Remote Policies That Do (and Don’t) Transition Well to In-House Operations
The COVID-19 pandemic is still in full swing, and while many companies buckled under the pressure put on them to maintain operations, others have managed to adapt through the use of remote technology solutions. Businesses have put into place policies surrounding this remote technology, many of which are both helpful and harmful.
Let’s take a look at some of these policies, as well as what you can do to make the most out of your remote technology.
Team Management Tools > Heavy Management Practices
Look, we understand that you want to make sure that your staff is as productive as possible throughout the workday, and there is something to be said for operational efficiency, but nobody likes working with someone else breathing down their neck. If your employees feel like they are constantly being monitored, they may start to feel stressed or, even worse, violated. If employees are not happy with the way that your organization utilizes remote monitoring tools, they might decide to try their luck elsewhere—and when there are more remote jobs now than ever before, trust us when we say that they won’t have a problem finding work that is more accommodating to their preferred management style.
Instead of monitoring everything that your employees are doing, you can use a project management platform to help keep each other accountable for the tasks that must be completed. You can see at a glance who is doing what, and when they are not meeting expectations, you can have a conversation about what the problem is and what can be done to resolve it.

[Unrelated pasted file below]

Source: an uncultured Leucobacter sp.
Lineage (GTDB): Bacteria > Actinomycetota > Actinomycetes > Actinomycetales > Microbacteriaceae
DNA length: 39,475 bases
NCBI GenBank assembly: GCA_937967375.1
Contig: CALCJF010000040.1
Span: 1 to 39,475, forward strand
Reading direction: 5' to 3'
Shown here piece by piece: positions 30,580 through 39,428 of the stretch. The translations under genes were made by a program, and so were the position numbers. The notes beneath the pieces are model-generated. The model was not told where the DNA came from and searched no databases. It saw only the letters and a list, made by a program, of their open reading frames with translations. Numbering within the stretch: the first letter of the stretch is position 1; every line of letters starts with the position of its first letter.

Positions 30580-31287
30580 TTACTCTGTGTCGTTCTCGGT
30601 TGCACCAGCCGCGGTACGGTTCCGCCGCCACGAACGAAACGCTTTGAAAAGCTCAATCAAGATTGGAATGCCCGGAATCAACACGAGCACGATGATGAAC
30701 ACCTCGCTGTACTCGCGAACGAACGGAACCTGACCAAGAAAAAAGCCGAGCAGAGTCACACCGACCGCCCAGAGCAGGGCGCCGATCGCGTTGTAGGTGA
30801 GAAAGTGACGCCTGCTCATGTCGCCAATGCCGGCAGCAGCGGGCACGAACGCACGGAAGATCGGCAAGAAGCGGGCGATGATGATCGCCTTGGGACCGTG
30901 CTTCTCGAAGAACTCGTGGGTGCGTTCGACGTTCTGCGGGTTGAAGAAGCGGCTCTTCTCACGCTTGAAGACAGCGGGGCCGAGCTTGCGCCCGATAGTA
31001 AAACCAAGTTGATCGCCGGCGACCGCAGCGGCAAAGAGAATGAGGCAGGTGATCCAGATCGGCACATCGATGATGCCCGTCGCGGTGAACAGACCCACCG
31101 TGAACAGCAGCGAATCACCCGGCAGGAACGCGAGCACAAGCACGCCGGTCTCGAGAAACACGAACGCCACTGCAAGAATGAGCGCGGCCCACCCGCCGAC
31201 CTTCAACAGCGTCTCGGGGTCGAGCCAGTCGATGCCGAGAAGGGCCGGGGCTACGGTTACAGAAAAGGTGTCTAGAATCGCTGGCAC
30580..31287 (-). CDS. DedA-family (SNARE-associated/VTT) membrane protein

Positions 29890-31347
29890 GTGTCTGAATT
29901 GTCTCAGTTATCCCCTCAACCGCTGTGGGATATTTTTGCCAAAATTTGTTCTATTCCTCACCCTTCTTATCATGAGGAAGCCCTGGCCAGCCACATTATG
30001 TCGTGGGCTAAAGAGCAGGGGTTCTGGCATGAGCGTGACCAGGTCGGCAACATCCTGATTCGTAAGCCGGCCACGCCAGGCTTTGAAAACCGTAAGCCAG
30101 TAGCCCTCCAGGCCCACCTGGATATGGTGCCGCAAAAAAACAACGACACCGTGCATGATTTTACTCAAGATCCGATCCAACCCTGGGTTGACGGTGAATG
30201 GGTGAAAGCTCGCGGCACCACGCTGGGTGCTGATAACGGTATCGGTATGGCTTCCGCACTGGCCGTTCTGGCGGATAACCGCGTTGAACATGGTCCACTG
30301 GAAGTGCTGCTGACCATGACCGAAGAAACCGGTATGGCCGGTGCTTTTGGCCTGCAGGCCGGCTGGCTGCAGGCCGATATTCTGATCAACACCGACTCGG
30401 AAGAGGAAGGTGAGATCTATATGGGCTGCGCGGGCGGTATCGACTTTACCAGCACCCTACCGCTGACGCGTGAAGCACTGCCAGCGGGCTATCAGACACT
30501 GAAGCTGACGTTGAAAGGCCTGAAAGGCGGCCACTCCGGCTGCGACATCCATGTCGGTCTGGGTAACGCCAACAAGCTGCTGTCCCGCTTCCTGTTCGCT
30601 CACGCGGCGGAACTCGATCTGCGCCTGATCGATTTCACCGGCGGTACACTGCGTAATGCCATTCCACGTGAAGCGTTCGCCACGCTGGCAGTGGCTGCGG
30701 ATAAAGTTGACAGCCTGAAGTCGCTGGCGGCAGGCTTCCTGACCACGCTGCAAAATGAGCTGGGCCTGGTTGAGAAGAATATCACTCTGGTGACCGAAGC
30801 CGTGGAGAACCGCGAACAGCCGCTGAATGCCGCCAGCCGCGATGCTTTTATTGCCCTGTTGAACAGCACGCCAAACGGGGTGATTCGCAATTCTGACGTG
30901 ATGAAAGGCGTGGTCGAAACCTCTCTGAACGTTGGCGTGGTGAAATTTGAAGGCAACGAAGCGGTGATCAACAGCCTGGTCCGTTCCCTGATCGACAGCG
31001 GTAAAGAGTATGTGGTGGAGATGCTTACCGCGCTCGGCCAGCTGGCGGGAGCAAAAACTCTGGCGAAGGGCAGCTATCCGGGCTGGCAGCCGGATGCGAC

Remote Work Communication Tools Are Still Great for In-House Work
Those remote communication tools you implemented for when your employees are out of the office, like your unified communications platform, are still incredible for when your employees return to the office. Just because it is designed for teams to collaborate in real time without being physically present does not mean that they are not just as effective, or even perfectly fine alternatives, for when they are.
Imagine being able to hold a meeting without the need to corral your entire workforce into the conference room, or the ability to swiftly get in touch with someone through the use of an instant message. There is considerable value in a communications platform like Slack, Zoom, or Microsoft Teams, even for in-house workforces. These are particularly valuable if you plan to continue remote operations post-pandemic in at least some capacity, a la a hybrid model.
Zero-Trust Policies Create More Comprehensive Security
The remote office made it abundantly clear that security should become an absolute priority, and with so many devices accessing company data at any given time, it becomes critical that employers know who is accessing data and why. This is where the zero-trust policy comes into play.
A zero-trust security policy means that each individual device accessing data must be verified and confirmed with the organization before being allowed to access that data. You can see how this is helpful not just for remote operations, but for in-house as well. It never hurts to have an abundance of caution, especially in today’s age of ransomware and other dangerous threats.
Datalyst can help your business with any aspect of its remote or hybrid workplace setup, from technology procurement to monitoring and maintenance of that technology. To learn more about how we can help your organization not just survive during these difficult times, but thrive, reach out to us at (774) 213-9701.